The UK will continue to commit one of its Boeing C-17 strategic transports to supporting France's Operation Serval in Mali for a further three months, but will assess the arrangement should the conflict continue.
"We would want at that point to review what impact, if any, any extension beyond that time would have on the [UK's] air bridge to Afghanistan," says defence secretary Philip Hammond. "Afghanistan remains our principal focus and we will not do anything that will impinge upon success there," he told the House of Commons on 29 January.
Two of the Royal Air Force's eight C-17s were provided to support the early build-up of French personnel and equipment in the Malian capital Bamako, following the start of its military intervention against al-Qaeda and Islamist militants in the country on 11 January.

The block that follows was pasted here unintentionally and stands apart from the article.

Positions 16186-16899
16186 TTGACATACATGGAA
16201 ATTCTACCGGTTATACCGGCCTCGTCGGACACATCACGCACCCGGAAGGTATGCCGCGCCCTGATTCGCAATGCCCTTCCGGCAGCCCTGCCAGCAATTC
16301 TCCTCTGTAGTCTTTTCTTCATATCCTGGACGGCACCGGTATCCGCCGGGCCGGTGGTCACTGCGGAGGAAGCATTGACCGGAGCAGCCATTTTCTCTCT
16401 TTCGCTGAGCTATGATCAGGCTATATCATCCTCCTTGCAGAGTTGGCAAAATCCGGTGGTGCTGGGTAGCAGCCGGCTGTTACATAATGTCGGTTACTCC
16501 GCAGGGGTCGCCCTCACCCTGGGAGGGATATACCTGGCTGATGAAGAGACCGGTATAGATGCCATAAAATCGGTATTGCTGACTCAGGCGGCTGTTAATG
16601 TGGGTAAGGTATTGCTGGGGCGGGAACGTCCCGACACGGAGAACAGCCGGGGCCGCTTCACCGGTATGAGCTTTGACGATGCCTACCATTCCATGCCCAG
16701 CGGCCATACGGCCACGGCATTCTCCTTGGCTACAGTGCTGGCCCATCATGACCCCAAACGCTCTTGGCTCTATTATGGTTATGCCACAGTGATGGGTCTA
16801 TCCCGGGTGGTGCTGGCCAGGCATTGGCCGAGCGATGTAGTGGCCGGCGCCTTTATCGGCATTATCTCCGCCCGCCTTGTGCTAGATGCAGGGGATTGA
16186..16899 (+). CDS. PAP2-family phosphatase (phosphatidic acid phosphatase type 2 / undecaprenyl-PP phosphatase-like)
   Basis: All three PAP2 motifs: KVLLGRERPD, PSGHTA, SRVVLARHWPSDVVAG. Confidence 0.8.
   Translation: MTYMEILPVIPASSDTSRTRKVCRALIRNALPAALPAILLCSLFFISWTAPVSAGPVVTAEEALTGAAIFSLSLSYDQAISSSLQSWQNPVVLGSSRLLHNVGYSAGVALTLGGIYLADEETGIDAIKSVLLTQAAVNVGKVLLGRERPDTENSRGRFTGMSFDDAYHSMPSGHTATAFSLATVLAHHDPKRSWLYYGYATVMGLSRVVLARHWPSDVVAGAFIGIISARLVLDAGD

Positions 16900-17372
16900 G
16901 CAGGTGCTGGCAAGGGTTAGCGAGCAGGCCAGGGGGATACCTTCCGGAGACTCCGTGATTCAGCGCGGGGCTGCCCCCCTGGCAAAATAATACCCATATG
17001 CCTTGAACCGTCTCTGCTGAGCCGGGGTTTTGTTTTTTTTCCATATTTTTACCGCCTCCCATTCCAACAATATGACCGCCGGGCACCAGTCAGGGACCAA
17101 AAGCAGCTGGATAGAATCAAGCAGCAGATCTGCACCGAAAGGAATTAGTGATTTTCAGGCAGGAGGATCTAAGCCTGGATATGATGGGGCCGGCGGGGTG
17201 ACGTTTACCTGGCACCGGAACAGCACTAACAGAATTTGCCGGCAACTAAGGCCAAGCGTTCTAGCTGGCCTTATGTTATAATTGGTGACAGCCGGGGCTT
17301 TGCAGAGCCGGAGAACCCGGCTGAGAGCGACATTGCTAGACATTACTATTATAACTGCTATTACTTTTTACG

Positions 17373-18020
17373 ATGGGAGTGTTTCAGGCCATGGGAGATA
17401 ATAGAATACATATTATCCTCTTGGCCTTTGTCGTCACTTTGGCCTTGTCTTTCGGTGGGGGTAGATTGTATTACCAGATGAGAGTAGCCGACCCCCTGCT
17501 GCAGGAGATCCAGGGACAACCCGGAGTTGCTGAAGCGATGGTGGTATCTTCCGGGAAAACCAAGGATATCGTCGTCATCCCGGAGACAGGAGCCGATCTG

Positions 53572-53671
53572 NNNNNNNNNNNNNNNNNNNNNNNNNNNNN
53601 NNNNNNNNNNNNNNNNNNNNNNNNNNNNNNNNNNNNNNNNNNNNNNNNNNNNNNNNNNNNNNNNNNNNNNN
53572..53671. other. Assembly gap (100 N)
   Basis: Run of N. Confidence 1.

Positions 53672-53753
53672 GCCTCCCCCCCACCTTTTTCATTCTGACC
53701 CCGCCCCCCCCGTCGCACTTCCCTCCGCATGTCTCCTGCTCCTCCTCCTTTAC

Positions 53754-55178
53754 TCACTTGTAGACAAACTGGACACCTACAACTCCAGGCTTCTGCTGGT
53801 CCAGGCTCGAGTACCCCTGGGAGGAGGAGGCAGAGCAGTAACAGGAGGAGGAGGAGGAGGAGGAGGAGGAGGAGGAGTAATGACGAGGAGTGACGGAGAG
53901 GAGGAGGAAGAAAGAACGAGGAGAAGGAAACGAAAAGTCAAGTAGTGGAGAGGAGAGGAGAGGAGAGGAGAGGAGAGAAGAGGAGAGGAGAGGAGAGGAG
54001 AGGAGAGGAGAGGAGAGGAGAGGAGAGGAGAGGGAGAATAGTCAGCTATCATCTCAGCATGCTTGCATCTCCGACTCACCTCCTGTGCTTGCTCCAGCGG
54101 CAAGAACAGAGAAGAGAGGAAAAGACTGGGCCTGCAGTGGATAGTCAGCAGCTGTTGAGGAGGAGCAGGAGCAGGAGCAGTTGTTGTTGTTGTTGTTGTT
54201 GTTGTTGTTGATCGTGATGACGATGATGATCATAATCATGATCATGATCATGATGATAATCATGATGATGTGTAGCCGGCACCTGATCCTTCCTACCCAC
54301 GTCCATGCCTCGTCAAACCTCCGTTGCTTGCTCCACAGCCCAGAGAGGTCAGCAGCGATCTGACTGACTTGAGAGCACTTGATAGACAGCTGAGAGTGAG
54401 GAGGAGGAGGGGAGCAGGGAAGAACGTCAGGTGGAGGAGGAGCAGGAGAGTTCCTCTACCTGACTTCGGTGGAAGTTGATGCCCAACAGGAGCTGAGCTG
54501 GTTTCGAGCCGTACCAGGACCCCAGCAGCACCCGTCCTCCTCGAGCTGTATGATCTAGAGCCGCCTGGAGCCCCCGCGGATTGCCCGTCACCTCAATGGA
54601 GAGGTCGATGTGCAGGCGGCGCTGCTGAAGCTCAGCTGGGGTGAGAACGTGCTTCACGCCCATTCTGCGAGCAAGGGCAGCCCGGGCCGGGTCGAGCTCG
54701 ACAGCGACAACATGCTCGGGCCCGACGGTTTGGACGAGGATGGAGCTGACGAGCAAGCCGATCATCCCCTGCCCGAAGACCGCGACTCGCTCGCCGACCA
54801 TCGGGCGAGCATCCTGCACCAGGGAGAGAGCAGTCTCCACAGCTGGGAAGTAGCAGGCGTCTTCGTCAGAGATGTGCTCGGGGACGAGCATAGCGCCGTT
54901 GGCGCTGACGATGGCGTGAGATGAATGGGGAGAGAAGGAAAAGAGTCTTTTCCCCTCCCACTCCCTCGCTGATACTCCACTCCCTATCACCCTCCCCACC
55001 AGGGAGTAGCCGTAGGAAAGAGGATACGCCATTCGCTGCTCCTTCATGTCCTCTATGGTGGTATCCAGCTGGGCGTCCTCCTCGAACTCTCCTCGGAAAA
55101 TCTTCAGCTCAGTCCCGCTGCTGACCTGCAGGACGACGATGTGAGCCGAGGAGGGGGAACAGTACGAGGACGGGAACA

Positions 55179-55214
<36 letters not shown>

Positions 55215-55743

Tasks being performed by the one aircraft still allocated to the campaign include transferring equipment between France and Bamako and other African locations such as Dakar in Senegal, the Ministry of Defence says. Twenty UK personnel are also deployed at Bamako airport to support and protect operations with the C-17.
One of the RAF's five Raytheon Systems Sentinel R1 ground surveillance aircraft is also supporting the intervention from Dakar, with the deployment of the 5 Sqn aircraft and its ground support elements since 25 January totalling about 70 personnel.
"We have not set a time limit for the [Sentinel] surveillance capability," says Hammond. "It will stay for as long as we can provide it without impact on other operations and as long as it is useful." The aircraft was committed to the campaign following a request from the French government.
Meanwhile, on 24 January armed forces minister Andrew Robathan confirmed "there are currently no plans for the UK to deploy unmanned aerial vehicles to Mali".